Thanksgiving season is upon us, and there is no greater need for versatile wines than Thanksgiving dinner. Deciding what to pour can be as challenging as deciding what to serve especially if dinner guests have different food and wine palates. Turkey seems to be the meat of choice, but it’s the sides that vary and hence the wine offerings. Some like mashed potatoes but others prefer oyster dressing; some like sweeter white wines while others crave a red wine with the meal. We can’t help you cook dinner, but we can make a couple of suggestions for wine pairings that might make these weighty decisions seem a little lighter!
We were out in wine country in northern Virginia this past weekend, and we sampled some wines that should provide readers with some choices for the upcoming holiday.
Chester Gap Cellars: Winemaker Bernd Jung has to be one of the few (if not only) Virginia winemakers to grow the Roussanne grape, a white varietal grown in Rhone region of France. The 2010 Roussanne might be an option if the meal will begin with either seafood bisque or feature a creamy sauce with the main meal. Aged for fifteen months in French oak barrels, the 2010 Roussanne exhibits tropical fruit characteristics. It is a bit higher in alcohol, so pair with something that can stand up to it. My own preference is the earthy 2009 Petit Verdot aged for two years in French oak barrels. Aromas of ripe dark plums and flavors of dark fruit and berries should complement dishes that are heavy on herbs and spices; non-traditionalists who opt to serve duck or game meats instead of turkey should consider this one.
Glen Manor Vineyards: Governor’s Cup winner Jeff White is now featuring 2011 wines on his tasting room menu. The four wines that we sampled would all have a place on the Thanksgiving Day table; of course, all of the wines were well-crafted. Serving shellfish before the main course? Can’t go wrong with the classic 2011 Sauvignon Blanc with its elements of grass, citrus and mineral that are characteristic of the varietal. White wine lovers who don’t drink reds? Red wine lovers who don’t drink whites? Offer the 2011 Rose with its aromas of red berries and fresh mint. This one can be served with just about anything on the menu. A nice acidity makes this rose refreshing (and it’s not sweet!) The 2011 harvest was considered quite challenging, but Jeff White has managed to produce excellent red wines from this tricky vintage. There was nothing wimpy about the weighty 2011 Cabernet Franc and its notes of dark cherry, cranberry and menthol. This would be my go-to wine for the main meal on Turkey Day especially if sides included cornbread dressing and fresh cranberry sauce. Going for beef stew instead of poultry? Try the 2011 Vin Rouge, a blend that is dominated by Cabernet Sauvignon (50%) and complemented by Petit Verdot (36%), and Merlot (14%). Smoky notes give way to aromas of plum, licorice and spice.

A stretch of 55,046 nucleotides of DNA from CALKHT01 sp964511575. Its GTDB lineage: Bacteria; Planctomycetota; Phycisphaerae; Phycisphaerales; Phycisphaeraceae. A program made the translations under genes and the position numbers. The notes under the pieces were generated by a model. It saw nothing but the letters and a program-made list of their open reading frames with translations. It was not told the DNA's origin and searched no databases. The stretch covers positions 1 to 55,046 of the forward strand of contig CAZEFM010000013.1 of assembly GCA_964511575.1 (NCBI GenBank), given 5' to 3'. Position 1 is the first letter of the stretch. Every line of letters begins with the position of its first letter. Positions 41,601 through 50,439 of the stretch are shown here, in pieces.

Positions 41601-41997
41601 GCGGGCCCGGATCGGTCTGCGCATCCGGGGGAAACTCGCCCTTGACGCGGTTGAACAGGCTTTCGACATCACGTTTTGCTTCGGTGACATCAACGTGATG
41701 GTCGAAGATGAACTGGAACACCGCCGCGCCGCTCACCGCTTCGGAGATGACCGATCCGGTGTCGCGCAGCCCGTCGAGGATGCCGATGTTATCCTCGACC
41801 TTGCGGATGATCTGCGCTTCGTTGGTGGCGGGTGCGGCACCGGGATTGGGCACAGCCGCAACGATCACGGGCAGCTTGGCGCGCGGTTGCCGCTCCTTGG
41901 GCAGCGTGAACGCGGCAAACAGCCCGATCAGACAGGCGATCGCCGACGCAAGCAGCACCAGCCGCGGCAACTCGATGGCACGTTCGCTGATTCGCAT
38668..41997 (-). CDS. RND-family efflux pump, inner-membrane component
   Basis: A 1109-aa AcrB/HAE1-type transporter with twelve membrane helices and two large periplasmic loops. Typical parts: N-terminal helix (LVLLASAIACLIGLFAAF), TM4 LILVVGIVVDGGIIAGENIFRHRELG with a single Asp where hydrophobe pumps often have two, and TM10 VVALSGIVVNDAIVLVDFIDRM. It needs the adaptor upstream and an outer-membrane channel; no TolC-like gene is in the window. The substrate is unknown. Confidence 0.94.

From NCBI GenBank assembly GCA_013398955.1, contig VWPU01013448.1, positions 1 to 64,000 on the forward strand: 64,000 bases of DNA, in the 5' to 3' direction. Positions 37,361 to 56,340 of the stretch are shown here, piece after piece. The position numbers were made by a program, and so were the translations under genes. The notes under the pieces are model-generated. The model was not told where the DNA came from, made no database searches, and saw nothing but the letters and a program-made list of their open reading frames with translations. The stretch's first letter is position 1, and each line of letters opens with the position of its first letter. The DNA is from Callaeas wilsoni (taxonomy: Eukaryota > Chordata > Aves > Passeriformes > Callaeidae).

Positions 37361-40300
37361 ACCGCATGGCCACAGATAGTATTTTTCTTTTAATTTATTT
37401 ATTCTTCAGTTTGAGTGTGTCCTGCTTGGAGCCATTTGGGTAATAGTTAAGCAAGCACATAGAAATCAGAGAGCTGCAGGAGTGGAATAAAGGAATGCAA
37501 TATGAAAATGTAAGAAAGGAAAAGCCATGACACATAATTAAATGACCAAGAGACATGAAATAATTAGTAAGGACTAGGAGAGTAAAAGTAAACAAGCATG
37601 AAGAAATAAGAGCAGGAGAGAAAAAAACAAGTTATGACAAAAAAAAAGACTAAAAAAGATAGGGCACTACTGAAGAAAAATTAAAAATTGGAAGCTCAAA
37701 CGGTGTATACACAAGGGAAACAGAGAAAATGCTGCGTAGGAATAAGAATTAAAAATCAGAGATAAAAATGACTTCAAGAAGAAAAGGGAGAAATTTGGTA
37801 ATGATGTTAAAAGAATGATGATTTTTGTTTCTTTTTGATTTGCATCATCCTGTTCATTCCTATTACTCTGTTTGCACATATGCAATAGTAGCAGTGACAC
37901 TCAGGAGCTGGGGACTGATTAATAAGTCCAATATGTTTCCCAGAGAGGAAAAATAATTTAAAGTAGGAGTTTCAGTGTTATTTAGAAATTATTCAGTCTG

Still confused as to which wines to pour? I always recommend opening more than one bottle of wine for Thanksgiving dinner and then let guests decide which glass to sip with the meal. This option encourages guests to sample a few wines instead of only one. Who knows what will happen—that white wine lover may fall in love with a Virginia red wine!
We will post one more article about wine Thanksgiving wine options featuring two more Virginia wineries. Check in later for that one! In the meantime, be sure to try these wines at Chester Gap Cellars and Glen Manor Vineyards, and mention that Virginia Wine Time sent you.
On Sunday we were invited to join our friend Duwayne enjoy a bottle of the recently released 2011 Blue Mountain Mist from Fox Meadow Winery. Duwayne is an amateur Virginia wine collector. When he finds something new, he likes to enjoy it with others. We haven’t had the Blue Mountain Mist so we were interested in finding out more about it. Duwayne set out lots of cheeses, crackers, and finger sandwiches to enjoy with the wine. Thank you for inviting us, Duwayne!
After tasting the wine we shared our notes. We found pear and melon notes on the nose. The bottle doesn’t list what grapes are used but we think it might be a blend of chardonnay and vidal. In the mouth we noted pear, melon, and crisp apple on the end. It’s slightly sweet and would be perfect for a warm summer day. The wine paired very well with goat cheese stuffed peppers. We also think it would pair nicely with any spicy food.
Yet another summer sipper to enjoy! If you visit Fox Meadow Winery soon to pick up some Blue Mountain Mist, be sure to mention that Virginia Wine Time sent you!